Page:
The journos are underwhelmed. Tracy Watkins bemoans the sterile campaign, while Colin Espiner pines for some fear and loathing to go with the chicken and asparagus pie. Fair go.
Preparing to go 'on the road' in 1987
Back in the old days, people used to throw eggs and rotten fruit at politicians. These days, you'd get charged with terrorism for doing stunts like that.
In the old days, a bit of No. 8 wire and a bright idea was all one needed to get out the vote. These days, the Tao D'election requires authorisation statements, financial agents, and an argument of lawyers (or is it a tempest of lawyers?) in reserve.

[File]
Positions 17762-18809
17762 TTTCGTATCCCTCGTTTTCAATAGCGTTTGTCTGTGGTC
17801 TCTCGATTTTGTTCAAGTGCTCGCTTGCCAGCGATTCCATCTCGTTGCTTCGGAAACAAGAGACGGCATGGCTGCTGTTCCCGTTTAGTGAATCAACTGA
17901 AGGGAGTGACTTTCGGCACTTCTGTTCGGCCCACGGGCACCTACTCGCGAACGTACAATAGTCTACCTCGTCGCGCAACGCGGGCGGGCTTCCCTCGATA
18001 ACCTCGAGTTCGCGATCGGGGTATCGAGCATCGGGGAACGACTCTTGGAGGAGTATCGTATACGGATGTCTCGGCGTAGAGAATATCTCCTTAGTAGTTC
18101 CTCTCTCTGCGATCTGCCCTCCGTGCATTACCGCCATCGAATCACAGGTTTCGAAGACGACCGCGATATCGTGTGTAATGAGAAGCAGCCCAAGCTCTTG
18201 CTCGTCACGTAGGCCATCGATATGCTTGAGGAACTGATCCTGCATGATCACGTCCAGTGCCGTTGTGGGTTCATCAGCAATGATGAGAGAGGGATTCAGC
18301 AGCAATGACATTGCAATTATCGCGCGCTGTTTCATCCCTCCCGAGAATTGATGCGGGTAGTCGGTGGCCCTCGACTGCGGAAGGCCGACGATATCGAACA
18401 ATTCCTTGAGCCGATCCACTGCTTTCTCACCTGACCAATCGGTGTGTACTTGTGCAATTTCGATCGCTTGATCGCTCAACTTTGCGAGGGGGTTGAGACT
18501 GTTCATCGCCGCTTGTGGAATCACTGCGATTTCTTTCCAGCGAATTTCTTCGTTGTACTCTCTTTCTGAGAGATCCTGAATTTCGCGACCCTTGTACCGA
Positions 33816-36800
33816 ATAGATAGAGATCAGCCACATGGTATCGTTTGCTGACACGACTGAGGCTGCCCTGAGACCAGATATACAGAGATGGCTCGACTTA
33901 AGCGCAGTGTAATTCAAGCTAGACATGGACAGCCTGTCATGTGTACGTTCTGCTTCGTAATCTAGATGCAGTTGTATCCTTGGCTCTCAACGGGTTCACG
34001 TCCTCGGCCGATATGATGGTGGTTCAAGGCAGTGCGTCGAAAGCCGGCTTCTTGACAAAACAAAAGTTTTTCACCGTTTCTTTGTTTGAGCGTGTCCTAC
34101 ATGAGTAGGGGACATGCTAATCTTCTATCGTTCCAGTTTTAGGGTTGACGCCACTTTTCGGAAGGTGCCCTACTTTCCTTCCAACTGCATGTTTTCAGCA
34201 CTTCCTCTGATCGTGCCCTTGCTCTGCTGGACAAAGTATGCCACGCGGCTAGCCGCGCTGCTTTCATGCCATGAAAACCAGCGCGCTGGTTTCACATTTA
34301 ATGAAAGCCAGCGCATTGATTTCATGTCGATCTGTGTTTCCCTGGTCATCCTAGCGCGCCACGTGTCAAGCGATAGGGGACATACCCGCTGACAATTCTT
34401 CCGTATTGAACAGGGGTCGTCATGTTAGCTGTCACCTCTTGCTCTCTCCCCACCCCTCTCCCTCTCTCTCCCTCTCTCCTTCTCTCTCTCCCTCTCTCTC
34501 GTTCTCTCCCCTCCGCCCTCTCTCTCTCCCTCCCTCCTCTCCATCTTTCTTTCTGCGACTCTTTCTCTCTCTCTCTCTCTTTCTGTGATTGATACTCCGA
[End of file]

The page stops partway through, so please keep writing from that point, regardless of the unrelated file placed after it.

In the old days, a politician who refused a soapbox was soon out of a job. These days, a posse of Hollywoods pick and choose their audiences and ignore others. And, as Russell Brown observes, such a policy provides a better show when they don't show up at all.
In the old days, when all MPs were electorate MPs, their were no bullshit scripts. They sold their side of the story in the local language, not squeezed through the PR digestive system and focus group gropes.
Meh to contemporary elections.